… “neurobiological forces designed for our survival naturally make interest in art fade. But the forces don’t stop artists from trying for timelessness.
what writers can do to block or slow that natural erosion over time? …
We are evolutionarily designed so that we focus on new objects and ignore familiar ones … When the mind confronts a new object, our perception is intense and vivid, but it soon dies with familiarity. Every minute, this feeling fades as the mind grasps the object.
Many writers in the Romantic tradition are animated by an impossible ambition to indefinitely extend that intensity. … the strategies some literary greats have used to slow the brain’s familiarity and create a never-fading image.
Where science can learn from literature is that it’s not recreating the feeling of the first experience of the drug encounter, but that initial imagery associated with the intensity…”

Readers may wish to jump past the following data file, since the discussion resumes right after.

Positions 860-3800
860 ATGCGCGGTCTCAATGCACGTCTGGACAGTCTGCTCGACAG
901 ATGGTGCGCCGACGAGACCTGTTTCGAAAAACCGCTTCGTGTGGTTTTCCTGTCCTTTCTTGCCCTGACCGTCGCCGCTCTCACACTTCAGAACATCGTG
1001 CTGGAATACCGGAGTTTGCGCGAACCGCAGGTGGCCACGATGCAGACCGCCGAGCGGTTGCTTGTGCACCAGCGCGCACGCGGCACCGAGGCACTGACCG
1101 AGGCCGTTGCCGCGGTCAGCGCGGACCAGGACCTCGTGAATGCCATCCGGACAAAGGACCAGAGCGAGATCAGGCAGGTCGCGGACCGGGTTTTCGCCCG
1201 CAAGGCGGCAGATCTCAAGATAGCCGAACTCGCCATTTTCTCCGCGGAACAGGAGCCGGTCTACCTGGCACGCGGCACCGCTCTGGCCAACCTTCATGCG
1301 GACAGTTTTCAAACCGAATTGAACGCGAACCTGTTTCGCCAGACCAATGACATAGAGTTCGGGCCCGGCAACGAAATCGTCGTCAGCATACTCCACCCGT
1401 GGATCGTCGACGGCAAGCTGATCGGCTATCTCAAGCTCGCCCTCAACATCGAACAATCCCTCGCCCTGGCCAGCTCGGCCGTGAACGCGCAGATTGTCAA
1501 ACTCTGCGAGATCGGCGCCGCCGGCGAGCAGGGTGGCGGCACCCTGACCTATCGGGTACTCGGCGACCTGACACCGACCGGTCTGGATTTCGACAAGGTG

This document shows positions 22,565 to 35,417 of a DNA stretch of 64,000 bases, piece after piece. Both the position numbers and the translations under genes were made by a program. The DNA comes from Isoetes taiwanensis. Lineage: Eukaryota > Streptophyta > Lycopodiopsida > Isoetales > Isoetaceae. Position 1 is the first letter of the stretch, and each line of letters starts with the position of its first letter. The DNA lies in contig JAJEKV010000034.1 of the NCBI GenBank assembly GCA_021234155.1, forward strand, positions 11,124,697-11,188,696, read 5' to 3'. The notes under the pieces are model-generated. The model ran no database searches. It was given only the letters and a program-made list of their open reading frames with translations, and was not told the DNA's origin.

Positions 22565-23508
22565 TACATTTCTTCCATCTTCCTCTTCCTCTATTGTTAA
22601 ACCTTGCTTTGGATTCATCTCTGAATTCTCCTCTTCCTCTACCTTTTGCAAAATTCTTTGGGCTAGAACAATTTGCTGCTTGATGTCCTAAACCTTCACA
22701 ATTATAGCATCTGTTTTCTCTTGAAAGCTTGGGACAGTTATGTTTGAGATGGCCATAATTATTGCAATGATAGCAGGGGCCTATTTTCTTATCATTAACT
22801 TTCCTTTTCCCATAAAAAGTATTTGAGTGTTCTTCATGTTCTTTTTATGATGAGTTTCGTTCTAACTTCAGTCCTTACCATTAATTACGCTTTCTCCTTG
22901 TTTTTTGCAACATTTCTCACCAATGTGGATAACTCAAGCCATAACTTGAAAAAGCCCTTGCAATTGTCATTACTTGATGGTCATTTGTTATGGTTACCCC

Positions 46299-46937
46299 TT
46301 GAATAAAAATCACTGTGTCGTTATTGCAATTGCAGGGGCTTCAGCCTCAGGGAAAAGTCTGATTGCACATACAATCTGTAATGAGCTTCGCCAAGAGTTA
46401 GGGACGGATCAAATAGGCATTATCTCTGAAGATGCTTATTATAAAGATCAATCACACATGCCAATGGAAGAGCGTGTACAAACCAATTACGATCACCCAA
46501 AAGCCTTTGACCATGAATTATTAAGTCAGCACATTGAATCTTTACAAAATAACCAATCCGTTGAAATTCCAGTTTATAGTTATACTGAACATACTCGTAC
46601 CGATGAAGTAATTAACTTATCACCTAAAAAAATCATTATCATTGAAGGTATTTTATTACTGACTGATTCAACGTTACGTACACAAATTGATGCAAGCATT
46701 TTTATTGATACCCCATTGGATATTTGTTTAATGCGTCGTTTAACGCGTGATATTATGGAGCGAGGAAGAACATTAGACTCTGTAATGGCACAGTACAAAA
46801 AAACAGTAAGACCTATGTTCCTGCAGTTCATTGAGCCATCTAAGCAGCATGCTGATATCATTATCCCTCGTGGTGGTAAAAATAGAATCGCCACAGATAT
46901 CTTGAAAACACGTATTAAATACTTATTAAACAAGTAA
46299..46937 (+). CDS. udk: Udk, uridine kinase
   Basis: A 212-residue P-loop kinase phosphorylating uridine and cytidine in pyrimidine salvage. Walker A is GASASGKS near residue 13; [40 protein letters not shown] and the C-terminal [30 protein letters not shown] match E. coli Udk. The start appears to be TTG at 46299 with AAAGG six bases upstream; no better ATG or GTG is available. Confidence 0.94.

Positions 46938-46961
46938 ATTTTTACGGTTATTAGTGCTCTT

How to achieve literary immortality? Combine an inkling of familiarity with the unknown. “Literary immortality is achieved by immersing the reader in an extraordinary experience outside the realm of their reality. Vagueness also works to keep the mind active. It isn’t about a good or complicated plot in the story.”
READ MORE: http://www.sciencedaily.com/releases/2012/12/121213151442.htm
SpyWriter Jack King: www.SpyWriter.com | FaceBook | Twitter